Verdict lists the top five terms tweeted on blockchain in January 2021, based on data from GlobalData’s Influencer Platform. The top tweeted terms are the trending industry discussions happening on Twitter by key individuals (influencers) as tracked by the platform.

1. Bitcoin – 446 mentions

Bitcoin surging past $37,000, while the Coinbase site was down, Estonia being the first state to post the bitcoin whitepaper as a symbol, and crypto investment firm Grayscale seeing a 900% jump in assets amid bitcoin frenzy, were popularly discussed in January. According to an article shared by Tiffany Hayden, the co-founder of Casheer, a free mobile payment platform, Coinbase’s site was down as bitcoin surged past $37,000.

While the site suffered an outage, popular crypto trading app Robinhood stated that it had halted crypto trading due to the current market conditions. However, customers could use their settled funds to buy crypto. The bitcoin shot up by 13% when Tesla and SpaceX CEO Elon Musk changed his Twitter bio to bitcoin.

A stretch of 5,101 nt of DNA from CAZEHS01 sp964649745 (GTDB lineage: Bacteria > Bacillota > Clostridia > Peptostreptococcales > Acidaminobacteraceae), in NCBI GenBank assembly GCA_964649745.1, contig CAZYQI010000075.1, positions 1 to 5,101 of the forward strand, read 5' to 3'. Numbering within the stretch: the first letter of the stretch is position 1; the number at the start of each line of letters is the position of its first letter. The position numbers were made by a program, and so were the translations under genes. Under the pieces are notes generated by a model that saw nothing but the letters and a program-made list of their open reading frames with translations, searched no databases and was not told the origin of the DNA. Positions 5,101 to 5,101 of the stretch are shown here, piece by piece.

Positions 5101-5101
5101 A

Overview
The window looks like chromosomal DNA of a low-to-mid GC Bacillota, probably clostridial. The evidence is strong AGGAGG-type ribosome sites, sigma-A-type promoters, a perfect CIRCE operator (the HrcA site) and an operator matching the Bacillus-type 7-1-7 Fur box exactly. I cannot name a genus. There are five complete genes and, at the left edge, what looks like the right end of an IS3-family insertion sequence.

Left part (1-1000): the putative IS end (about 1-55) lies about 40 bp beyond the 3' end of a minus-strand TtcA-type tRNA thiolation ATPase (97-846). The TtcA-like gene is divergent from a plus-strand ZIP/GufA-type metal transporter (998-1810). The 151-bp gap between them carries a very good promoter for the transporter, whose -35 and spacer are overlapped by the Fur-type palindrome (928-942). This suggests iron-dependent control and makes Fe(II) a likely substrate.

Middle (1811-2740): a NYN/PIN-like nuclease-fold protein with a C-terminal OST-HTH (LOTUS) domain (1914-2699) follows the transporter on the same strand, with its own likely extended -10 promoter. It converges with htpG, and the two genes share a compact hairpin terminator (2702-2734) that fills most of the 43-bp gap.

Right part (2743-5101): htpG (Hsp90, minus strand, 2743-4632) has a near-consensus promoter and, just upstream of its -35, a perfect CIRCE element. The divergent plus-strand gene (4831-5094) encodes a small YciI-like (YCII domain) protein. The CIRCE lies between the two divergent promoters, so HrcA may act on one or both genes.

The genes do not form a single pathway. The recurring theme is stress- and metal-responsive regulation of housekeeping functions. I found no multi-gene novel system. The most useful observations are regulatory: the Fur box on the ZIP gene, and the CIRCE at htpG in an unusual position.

Bitcoin also trended in a discussion that stated that Estonia is the first state to post the bitcoin whitepaper on the website, according to Balaji S Srinivasan, an angel investor and entrepreneur. Estonia used the digital ledger technology called Keyless Signature Infrastructure in order to preserve key government data and systems since 2008. Since then there has been an increase in cross border transactions.

In other discussions, Barry Silbert, the founder and CEO of Digital Currency Group (DCG), shared an article on Grayscale witnessing a jump of 900% in assets to more than $20bn, driven primarily by a demand from institutional investors such as pension funds, hedge funds, and endowments. Institutional demand was cited as a key reason for bitcoin topping $40,000 in the previous week, the article noted